The track was rebuilt by 1989 (the Million was run in Toronto in '88), and soon found itself with new competition: dog racing and Indian gambling in Wisconsin and riverboat casinos in Illinois. "It became time for us to say, 'Well, we aren't going to knock them out of the thing. How are we going to live with them?'" Duchossois says. "We did well for the first five or six years. Simulcasting came in. But the laws of Illinois were very antiquated, they were very old. It wasn't the slot machines, it wasn't the riverboats, it wasn't the dogs that were hurting us. It was our inability to compete with other racetracks throughout the country on an equal basis. We were unable to compete with the riverboats and so forth on an equal basis. And we needed racing reform very badly."

Duchossois says prohibitive property and parimutuel taxes were making it impossible to compete. He made the bold move of shutting down the track in hopes of pressuring the Illinois Legislature into changing the laws. Critics say that Duchossois, a major Republican fundraiser, was trying to use his political connections to enrich the track, but he says that he was only trying to, as he puts it, even the playing field.

"Why should we be so heavily penalized when new people are coming in and they don't have the same rules to play by?" he says, noting that the riverboats pay no property taxes. "If you can't get it completely level, let's just try to level it part way. And that's why we shut down. We had to draw the attention. Horse racing was a given fact. It's always been here; it always will be. So somebody had to say, Hey, that's enough. That was us."

He had hoped the other tracks in the Chicago area, Sportsman's Park and Hawthorne, would support him. "We shut down and the other tracks just picked up the dates that we left off, and they did well," he says. "So we then had to either get racing reform or stay out of the business."

They got racing reform, in the form of the tracks getting a subsidy from riverboat profits, and Arlington reopened for the 2000 meet. It had been dark for two years.

"Is [the playing field] equal now? No way," he says. "But is it better than it was before? Yeah. Can we make a living? Yeah, if we have good management. But on the other hand, are we going to be profitable like casinos? Never. Never. Parimutuel racing and casino gambling are two separate things. It's our chosen field. We can't whine about it, we can't cry about it, no one broke our arm to get into it. If we can't compete, we have to get out."

Right now, Arlington is competing. Duchossois says the track, which merged last summer into Churchill Downs Inc. (making Duchossois the largest shareholder in the racing juggernaut that owns the famed Louisville track, Hollywood Park and others), is profitable. He says Arlington Park's record of getting things done -- pulling off the Miracle Million, rebuilding, pushing through racing reform -- persuaded the Breeders' Cup to award the 2002 event to the track despite its need to build temporary seating to get up to the required 50,000-seat capacity.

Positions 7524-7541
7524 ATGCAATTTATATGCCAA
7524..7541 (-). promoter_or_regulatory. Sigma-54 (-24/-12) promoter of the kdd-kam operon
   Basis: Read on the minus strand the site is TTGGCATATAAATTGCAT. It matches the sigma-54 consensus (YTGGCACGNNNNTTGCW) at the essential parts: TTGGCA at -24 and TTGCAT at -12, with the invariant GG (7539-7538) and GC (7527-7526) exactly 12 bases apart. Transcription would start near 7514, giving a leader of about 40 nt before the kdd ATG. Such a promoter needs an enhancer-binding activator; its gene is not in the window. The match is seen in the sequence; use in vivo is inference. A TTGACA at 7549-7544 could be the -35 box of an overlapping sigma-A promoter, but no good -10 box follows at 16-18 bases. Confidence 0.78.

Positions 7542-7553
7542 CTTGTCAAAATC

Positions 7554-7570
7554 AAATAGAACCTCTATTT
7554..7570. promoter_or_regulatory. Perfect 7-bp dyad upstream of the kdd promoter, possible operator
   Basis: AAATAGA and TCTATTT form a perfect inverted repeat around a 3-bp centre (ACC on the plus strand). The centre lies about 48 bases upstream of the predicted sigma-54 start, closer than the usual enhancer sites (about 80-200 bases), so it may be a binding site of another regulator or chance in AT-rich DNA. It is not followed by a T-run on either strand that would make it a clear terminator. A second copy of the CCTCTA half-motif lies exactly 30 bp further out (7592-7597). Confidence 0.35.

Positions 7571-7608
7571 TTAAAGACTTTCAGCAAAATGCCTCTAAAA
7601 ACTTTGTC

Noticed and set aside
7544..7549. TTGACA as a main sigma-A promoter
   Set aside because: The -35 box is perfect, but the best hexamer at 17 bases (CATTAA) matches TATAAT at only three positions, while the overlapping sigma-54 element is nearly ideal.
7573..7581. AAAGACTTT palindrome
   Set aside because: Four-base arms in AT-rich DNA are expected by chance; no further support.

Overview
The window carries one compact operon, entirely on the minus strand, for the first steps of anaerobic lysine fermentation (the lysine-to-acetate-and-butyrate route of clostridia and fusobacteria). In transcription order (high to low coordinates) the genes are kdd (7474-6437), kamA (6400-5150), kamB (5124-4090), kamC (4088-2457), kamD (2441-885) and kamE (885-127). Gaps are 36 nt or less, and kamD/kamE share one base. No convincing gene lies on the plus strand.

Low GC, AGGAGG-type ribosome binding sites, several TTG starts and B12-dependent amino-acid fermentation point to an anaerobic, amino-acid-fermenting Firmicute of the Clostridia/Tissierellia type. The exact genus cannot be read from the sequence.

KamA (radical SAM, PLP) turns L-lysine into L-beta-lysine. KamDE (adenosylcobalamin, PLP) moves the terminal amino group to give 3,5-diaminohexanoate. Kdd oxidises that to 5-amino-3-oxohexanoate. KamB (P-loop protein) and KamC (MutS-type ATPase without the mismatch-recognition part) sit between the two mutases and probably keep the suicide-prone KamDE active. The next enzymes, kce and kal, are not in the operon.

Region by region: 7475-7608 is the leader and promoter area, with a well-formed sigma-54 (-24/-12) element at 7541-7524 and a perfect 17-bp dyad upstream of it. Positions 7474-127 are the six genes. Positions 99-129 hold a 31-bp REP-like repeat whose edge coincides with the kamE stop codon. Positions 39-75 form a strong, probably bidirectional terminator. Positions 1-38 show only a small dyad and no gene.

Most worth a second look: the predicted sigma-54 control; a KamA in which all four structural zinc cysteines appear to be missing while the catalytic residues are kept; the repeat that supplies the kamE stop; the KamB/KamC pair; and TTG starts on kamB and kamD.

"We probably won't make any money on this race -- Breeders' Cup will make that," Duchossois says. But he says the exposure will do wonders for Illinois racing, which was hurt by the Arlington shutdown, and which is a bigger business than you might think. "You have to bear in mind, this is agribusiness," he explains. "The racetrack is just the tip of the iceberg out here. You've got the farmer, the breeder, the guy that grows the wheat, the hay, the oats, the guy that drives the trucks, the veterinarian, the veterinarian schools, all these other things that come on up. I would say for every man at the race track, you probably have eight to 10 people back on the farm supporting that horse."

I ask if this is a golden age for Illinois racing and Duchossois says no. "I'd say we're maybe bronze. But we're not back in the tin," he says. "We haven't had adequate time really to build the culture back in, to get our people trained. But still we think our customer service, our facility, our cleanliness, all of those things, are better than most railroads -- uh, most racetracks."

A telling slip of the tongue. The trains do run on time at Arlington Park. Not bad for a place that's been dead twice in the last two decades.

"The smart business decision would have been, when it burned down, clean it up and develop it," Duchossois says. A lot of people are glad he didn't.

"My only criticism of this place is that it's not in California," trainer Bobby Frankel said after his horse, the favorite Beat Hollow, won the Arlington Million Saturday by a nose. "We could use a place like this in California."

Dr. John Chandler, president of Juddmonte Farms, which owns Beat Hollow, concurred. "We'd rather win here than anyplace else," he said.

I know how he feels. I'd rather wash my hands there than anyplace else.

By King Kaufman

King Kaufman is a senior writer for Salon. You can e-mail him at king at salon dot com. Facebook / Twitter / Tumblr